Automated volume swells preferably in Studio One

Automated volume swells preferably in Studio One
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#1

Hi all,
I am using a Boss GT-10 guitar patch that takes basically the attack off from a guitar stroke.
It is not a 100% hit and essentially I want to try and do the same thing automatically (hopefully) in my DAW, which is Studio One.
It is essentially the same effect as riding the volume knob on a guitar, like a cello or string section type of thing. Right now I have to automate by hand but was wondering if somehow I can create this automatically?
Maybe double the track and push one a little forward in time and side chain noise gate to it? But it will be abrupt, it needs to be smooth volume swell…

Any ideas?


#2

I know in Logic we can use the Enveloper plugin to create that violin style of tone. Is there a similar plugin in Studio One?


#3

Maybe use a transient design plugin? Or is that not enough of an attack reduction?


#4

Since you mentioned that it appears there are 2 that I found:

https://www.pluginboutique.com/product/2-Effects/63-Envelope-Shaper/1280-VolumeShaper-5

https://www.pluginboutique.com/product/2-Effects/63-Envelope-Shaper/117-MWaveShaperMB

Both sidechained and can do swells apparently. Maybe I’ll watch a demo. The Melda one (2nd link) looks more passable as I cna get the grasp on it faster :slight_smile:


#5

Actually the Melda one is free:

http://www.meldaproduction.com/MWaveShaper

The opening first few notes of this video are actually exactly the effect I am after :slight_smile:


#6

The technique it sounds like you might be after are similar to the over-the-top swells and mod effects that are popular right now in ambient/etherial modern church music. If this is the case, those guys typically have a signal chain that’s Delay -> Volume -> Verb -> Delay -> Volume…so one volume pedal cuts off the attack while the second volume pedal simultaneously allows the tail of the verbs to continue feeding into the amp without just killing the wet signal. This can be done with a volume knob, but every guitarist I know prefers to manage it with a second volume pedal, since there’s seemingly no limit to the amount of pedals church guitarists insists in putting on their boards lol.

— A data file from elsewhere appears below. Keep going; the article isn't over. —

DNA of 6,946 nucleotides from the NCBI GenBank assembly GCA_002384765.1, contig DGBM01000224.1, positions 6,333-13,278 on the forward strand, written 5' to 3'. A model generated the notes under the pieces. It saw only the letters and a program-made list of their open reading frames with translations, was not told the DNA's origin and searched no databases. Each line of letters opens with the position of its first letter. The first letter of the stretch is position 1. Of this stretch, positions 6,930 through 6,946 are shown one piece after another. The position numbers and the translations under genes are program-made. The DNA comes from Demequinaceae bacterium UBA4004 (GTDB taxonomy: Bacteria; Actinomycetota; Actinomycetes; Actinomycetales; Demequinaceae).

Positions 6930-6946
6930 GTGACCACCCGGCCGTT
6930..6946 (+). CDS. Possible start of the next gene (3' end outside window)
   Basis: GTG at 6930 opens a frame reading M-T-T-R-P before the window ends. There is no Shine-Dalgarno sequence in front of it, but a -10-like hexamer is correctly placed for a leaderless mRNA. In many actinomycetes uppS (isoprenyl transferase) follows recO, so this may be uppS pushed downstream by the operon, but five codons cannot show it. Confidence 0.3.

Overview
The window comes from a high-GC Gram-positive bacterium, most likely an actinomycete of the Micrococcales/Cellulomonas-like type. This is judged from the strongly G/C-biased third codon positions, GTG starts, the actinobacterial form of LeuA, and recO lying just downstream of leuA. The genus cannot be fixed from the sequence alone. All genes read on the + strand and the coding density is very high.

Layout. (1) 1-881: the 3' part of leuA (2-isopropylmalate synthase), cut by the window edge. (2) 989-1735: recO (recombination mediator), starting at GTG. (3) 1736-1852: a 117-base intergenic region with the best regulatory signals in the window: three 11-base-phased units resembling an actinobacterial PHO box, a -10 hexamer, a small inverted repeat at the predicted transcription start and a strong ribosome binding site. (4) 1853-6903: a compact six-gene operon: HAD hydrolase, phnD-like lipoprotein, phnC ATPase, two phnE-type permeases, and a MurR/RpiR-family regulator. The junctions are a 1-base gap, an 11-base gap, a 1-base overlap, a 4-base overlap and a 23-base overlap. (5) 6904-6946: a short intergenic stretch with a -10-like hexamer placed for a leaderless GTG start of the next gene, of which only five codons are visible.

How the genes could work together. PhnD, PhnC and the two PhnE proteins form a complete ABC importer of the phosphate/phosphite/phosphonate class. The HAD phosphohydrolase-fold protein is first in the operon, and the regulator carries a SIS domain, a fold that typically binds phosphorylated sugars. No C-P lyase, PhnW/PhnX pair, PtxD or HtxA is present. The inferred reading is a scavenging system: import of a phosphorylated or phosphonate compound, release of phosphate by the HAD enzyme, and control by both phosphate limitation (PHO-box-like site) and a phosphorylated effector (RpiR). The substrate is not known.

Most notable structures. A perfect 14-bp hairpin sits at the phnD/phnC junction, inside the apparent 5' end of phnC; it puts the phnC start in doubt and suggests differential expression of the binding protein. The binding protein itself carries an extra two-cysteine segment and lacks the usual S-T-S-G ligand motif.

Not really. When I record ambient guitars that are basically the equivalent to keyboard pads in roll and function, this gets printed at the source. If I had to do, and I wanted to build this kind of signal chain infront of DAW sims, I would probably go guitar -> Ernie Ball Volume Pedal -> Di -> Converter -> Pro Tools -> DAW then build up the processing chain in Scuffham.

I think you’re gonna have to do this by hand.


#7

That’s a good thought…but it seems that most transient designers don’t have a long enough time setting on the attack.

If you absolutely have to do this with a plug, I agree, and I would start by experimenting with envelope shaping plugins myself. As @Aef mentioned, a transient designer is technically an envelope shaper, but its designed to focus on only the 100ns to say…200ms range of a source.


#8

"mod effects that are popular right now in ambient/etherial modern church music."

:slight_smile:

If that’s the case I might burst in flames, the track opens with the christian friendly stanza, penned by yours truly:

“some are born to darkness, others addicted to pain,
let the blood on your hands,be washed away by the falling rain”

I did track something usable and automated by hand, after 3-4 passes of automation riding a mouse :slight_smile:
I have the effect in Boss GT-10 but the swells are different time wise so I’ll play around with the transient designer.

What I ended up recording was Boss GT-10 with its volume pedal into the DAW, then added speaker IR to it since I don’t like the “cabs” in the Boss GT-10, but the amps are fine, then bussed the sound L and R with 2 auxes that I drenched in delay, then fed everything to a common output (all 3 - original track and 2 delay tracks) that I also drenched in delay and verb.

Still a bit too much attack for my taste.